Though most of them last for only a few minutes, fire tornadoes—also known as fire whirls or fire devils—move quickly and can cause massive destruction. They're capable of picking up cars and even houses as they spin across the landscape. However, they're more similar to dust devils than true tornadoes, as they result when hot, dry air rises from the ground.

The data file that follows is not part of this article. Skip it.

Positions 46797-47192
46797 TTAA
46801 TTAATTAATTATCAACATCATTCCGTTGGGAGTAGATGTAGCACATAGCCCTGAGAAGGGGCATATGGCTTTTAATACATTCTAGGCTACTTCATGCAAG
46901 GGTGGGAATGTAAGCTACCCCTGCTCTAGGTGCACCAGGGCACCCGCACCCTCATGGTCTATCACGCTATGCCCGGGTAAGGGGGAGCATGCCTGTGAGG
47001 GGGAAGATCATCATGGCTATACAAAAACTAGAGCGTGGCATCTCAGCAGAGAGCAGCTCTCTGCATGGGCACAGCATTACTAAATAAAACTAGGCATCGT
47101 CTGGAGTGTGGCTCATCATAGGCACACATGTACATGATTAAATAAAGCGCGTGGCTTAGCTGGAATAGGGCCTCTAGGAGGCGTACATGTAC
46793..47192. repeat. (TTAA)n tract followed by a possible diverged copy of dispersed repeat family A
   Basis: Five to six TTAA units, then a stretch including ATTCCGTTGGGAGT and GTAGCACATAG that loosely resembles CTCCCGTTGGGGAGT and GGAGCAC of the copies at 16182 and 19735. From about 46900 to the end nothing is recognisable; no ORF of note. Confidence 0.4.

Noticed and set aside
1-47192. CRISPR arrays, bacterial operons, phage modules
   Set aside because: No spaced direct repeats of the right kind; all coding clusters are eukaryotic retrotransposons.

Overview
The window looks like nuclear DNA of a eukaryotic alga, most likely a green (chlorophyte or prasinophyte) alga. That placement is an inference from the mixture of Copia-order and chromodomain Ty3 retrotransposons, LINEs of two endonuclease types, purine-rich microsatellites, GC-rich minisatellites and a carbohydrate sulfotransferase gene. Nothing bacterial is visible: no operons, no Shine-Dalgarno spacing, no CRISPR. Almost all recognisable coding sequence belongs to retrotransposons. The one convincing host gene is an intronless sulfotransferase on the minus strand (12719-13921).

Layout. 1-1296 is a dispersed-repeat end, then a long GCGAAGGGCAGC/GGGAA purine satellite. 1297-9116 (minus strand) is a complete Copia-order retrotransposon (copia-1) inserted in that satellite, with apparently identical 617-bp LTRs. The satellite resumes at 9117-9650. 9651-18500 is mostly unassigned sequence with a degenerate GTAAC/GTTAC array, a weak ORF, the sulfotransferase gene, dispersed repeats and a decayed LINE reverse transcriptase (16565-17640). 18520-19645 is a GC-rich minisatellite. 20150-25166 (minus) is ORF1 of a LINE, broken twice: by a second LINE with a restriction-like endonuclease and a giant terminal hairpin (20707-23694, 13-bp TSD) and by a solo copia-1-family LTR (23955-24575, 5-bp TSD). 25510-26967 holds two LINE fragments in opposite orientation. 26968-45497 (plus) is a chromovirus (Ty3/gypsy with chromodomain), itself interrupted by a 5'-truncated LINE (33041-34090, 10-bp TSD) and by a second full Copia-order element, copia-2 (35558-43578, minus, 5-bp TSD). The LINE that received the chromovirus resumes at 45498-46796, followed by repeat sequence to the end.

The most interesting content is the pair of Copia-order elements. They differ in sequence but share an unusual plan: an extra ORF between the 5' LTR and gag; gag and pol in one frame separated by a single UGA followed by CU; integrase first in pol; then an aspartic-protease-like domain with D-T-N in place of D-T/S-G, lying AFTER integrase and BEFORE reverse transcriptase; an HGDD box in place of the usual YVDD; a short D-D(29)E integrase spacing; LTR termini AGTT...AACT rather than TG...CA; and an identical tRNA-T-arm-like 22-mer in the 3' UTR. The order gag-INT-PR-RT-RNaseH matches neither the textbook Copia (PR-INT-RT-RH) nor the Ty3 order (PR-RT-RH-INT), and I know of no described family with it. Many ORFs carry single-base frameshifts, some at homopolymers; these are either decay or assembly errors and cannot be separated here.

Here's how they happen: energy released by a burning fire makes a column of hot air rise, and wind fanning the fire makes that column twist, forming a small tornado. Fire tornados form when that pocket of air surrounds a central burning core, meanwhile bringing in combustible gases from burning plants that itself ignites to join in the fray. According to National Geographic, "The tornado's core is often one to three feet across but can expand up to tens of feet in the largest cases."